Yousef Mourad Part II
Before we begin our second interview about JLSS, we need to ask you a
It is written in the Wikipedia Online Encyclopedia that a choir from
Schneller went to Germany to sing on the birthday of Adolf Hitler, and
that the school tried to import weapons from Germany to train the
students for the future war against the Jews. What do you think of such
This is a great lie. I was one of the students at the time. The name of
Hitler was never mentioned to us. The Schneller family had nothing to do
with Hitler or the Nazis. The director then Rev. Theodore Schneller, son
of the founder, was a very religious person and a very old man. He was
only concerned with providing food, clothes, and education to orphans.
His main concern was to provide students with good education and
vocational training; specifically for the poor and blind, both boys and
We had the largest school for the blind in the Middle East. It was for
girls and boys. We had an elementary school and a vocational school for
the blind. I was in Schneller from 1924 till 1948. The name of Hitler
was never mentioned in the school.
There were some people who spoke openly against the war. Mr. Ghattas Khader
who was the tailor was openly against the Germans and was always saying
the Germans will lose the war. There were also some Germans who were
against the German war. I will mention Rev. Kabbes and his wife who were
Germans and were totally and openly against the Nazis and the war. He
took over the administration of the Schneller Orphanage after Hermann
Schneller was forced to leave to Australia.
There was also Herr Liepmann who was a German Jew and was the teacher of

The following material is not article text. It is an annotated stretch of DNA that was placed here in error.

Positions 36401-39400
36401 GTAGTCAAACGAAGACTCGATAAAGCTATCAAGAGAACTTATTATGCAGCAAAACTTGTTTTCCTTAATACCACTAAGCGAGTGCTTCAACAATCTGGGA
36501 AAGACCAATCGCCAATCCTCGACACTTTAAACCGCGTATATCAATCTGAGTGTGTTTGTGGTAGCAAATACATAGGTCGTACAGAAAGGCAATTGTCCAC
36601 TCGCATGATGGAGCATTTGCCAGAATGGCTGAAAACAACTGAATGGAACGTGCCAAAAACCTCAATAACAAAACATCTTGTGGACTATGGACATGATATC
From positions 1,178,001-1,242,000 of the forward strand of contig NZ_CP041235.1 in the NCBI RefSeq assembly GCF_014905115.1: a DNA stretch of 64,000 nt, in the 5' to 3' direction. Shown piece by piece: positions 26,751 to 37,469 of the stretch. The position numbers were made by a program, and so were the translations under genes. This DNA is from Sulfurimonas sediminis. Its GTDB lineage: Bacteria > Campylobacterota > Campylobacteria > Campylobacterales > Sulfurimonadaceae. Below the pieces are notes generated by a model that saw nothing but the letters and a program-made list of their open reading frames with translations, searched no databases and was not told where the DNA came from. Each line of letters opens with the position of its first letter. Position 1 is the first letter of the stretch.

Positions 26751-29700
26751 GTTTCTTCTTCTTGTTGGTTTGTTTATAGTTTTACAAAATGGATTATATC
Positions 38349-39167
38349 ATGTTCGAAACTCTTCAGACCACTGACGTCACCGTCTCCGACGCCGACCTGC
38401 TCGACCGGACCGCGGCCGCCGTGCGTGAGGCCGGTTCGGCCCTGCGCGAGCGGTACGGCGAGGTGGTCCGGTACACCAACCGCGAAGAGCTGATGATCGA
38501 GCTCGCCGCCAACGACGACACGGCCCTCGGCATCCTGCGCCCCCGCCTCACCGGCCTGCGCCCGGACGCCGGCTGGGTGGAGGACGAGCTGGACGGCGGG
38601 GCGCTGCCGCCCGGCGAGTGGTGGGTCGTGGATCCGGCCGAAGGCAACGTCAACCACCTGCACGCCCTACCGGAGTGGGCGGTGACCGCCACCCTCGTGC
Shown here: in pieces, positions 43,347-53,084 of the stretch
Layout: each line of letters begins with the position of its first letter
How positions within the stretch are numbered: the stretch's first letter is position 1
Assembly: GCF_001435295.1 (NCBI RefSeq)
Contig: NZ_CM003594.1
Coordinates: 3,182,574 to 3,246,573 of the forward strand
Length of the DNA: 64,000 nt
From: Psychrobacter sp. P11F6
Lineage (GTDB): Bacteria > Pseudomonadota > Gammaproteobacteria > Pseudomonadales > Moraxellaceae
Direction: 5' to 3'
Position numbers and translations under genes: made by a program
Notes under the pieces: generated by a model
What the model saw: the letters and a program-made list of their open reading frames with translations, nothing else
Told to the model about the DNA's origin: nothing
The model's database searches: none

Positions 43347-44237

German in school. He was an extremely kind and calm person. He never
said anything related to politics. He was loved by all.
We were in the midst of Measharem area of Jerusalem which was a strictly
Jewish neighborhood. The people were local inhabitants from olden times.
We were in the midst of the Jewish quarter. We had very good relations
with all our Jewish neighbors before the occupation of the orphanage. We
used to buy everything from them. They were near our school and all the
needs of the Schneller children were provided through them.
Dr. Wallach’s hospital was near Schneller, and although there was the
German hospital in Jerusalem, we always went to the hospital of Dr.
Wallach. They treated all the Schneller students free of charge by a
kind decision from Dr. Wallach who himself was Jewish.
One of the Wallach hospital employees was an electrical engineer, and he
used to come to repair our electric generators also free of charge.
We had excellent relations with our Jewish neighbors, and they were very
good to us. The engineer from the Wallach hospital was very humble and
kind. He used to come on the bicycle to our school.
Schneller School was never fanatic or pro war and Nazis. We were in the
Jewish compound and Hermann Schneller never allowed any political
discussions. Even the German members of staff were not allowed to have
political discussions or bring political or war propaganda material to
Our printing press, the most modern printing press in Palestine then,
used to buy all its needs (paper etc.) from the largest Jewish firm:
Silberstein in Jerusalem. We had very good relations with them all.
The same was with the farm of the orphanage in Jerusalem. All the
supplies of fodder and other needs for the cows were bought from a
Jewish merchant whose name I do not remember. I remember him as a kind
person with a long beard.
As the Schneller orphanage was in the Jewish quarter all members of
staff used to buy their needs from the nearby Jewish shops, and they
went to the Jewish coffee shops almost daily.
We also had Jewish students. I can mention Shlomo from Jerusalem whose
family lived in Meashaerem near our school. There were also Fritz and
Hans Braunlich who were Jewish. Fritz was a very diligent and bright
student. He was always the first in his class.
The gatekeeper was an old Jewish man.
The claim that the Schneller Orphanage had anything to do with weapons
is the greatest lie. Schneller had nothing to do with weapons, and a
knife was prohibited in the school.
We always played football with the Jewish boys of the neighborhood.
There was never any misunderstanding with the neighbors. None of the